Raych’s CBR-III Read #44 – Girl in the Arena by Lisa Haines

Ok.  It is the future and people fight, occasionally to the death, in the gladiatorial arena for the entertainment of all, INEVITABLE COMPARISONS TO THE HUNGER GAMES ENTER STAGE RIGHT!  But nay, because it is the future as in, like, twenty minutes from now, not manyyearsafterahorriblewar from now.  And people enter the sport the way they enter any old sport, for fun and glory and chicks.


And I call shenanigans on false advertising.  Do not be swayed by the title, cover, and blurbs into thinking this novel is about a girl in the arena.  Because there are 324 pages, see, and aforementioned girl doesn’t step into said arena until page 313.  The cryingest shame of which is that people (like self) will be all, Oh, a Hunger Games knock-off and dismiss out of hand.  Which, ALAS, because I loved this book pretty hard.

So.  It is the future and gladiatoring is a sport and Lyn’s mother is on her seventh gladiator husband because gladiators have short shelf-lives (and actual life-lives) and once you’ve married Glad you can never go back.  No, like, seriously.  There are Rules.  Like ‘never leave the stadium when your father is dying’ (Lyn is great at this rule, because of all the practice).

And this isn’t so much a gladiatorial novel with a YA protagonist as it is a YA novel wherein there are gladiators.  Because there are a handful of battles, but the rest of it is all tragedy and humor and deeply uncomfortable situations and a teenaged girl dealing with her whacked-out but well-intentioned mom and nutty little brother, who prophesies (which is sort of morbid and sort of hilarious) and then a spoilerous MEGADECISION which the inside flap spoilers for you but which I will not spoiler for you, because I am generous like that.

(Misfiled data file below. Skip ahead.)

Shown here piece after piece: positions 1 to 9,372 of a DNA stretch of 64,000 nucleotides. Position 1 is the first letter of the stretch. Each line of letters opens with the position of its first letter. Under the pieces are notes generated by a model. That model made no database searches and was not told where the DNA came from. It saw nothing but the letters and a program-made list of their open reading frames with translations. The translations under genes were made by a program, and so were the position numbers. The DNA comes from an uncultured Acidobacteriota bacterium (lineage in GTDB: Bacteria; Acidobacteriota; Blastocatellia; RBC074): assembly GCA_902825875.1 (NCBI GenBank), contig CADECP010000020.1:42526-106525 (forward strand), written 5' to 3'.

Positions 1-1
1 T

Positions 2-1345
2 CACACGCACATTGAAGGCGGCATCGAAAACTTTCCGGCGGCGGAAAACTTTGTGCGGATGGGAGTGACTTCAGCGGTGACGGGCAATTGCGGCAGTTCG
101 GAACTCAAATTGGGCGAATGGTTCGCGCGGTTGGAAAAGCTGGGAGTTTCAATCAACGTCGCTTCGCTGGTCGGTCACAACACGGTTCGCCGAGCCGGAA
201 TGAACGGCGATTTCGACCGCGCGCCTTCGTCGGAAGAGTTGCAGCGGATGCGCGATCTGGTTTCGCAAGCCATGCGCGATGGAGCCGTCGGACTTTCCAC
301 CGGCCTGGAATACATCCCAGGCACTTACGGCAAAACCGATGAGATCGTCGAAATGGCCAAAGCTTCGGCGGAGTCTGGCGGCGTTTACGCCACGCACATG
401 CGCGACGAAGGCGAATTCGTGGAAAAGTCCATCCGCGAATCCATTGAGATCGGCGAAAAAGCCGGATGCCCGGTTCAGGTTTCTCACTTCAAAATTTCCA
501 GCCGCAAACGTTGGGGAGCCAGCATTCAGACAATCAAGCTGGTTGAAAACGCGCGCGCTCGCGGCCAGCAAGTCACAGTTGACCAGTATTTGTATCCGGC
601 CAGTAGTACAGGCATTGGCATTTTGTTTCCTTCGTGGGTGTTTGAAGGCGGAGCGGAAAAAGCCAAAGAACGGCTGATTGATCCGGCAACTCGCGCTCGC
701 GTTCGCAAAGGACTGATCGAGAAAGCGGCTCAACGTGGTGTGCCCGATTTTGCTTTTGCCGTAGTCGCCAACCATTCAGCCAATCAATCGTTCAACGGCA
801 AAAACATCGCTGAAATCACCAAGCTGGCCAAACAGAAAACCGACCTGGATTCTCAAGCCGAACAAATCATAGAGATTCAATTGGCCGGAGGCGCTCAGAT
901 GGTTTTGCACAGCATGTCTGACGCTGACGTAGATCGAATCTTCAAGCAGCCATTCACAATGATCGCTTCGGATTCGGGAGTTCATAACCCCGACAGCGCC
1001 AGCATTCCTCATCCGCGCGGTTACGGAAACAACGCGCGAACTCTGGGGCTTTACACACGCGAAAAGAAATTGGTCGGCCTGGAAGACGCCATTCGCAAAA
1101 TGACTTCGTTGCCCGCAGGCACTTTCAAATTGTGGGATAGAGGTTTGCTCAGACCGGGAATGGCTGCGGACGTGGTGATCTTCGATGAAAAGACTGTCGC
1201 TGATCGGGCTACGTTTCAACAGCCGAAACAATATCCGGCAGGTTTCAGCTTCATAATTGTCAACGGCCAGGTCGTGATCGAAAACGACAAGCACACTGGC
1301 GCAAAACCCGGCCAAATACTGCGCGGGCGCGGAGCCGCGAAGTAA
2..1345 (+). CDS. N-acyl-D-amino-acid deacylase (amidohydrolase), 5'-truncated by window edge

I went into this expecting a Very Serious Novel About Oppressive Things And A Girl Who Takes Them On, With Brief Comic Moments To Relieve The Unrelenting Tension and was startled when this book opted to do a little jig from its soapbox instead.  I mean, ok, no Jerome K Jerome, this.  But little things, like ‘I help her clean up, and cleaning up soap is not an easy task because it keeps trying to clean the thing you’re trying to clean.’  Amusing, but also deeply insightful commentary on fame and society and etc and LYN AND HER FRIEND MARK HAVE THE BANTIEST BANTER!  I want to be their pal.

There should really be more shouting in this review, because I dug Haines’ deal in a major way.  Effusion, you fail me when I need you most.


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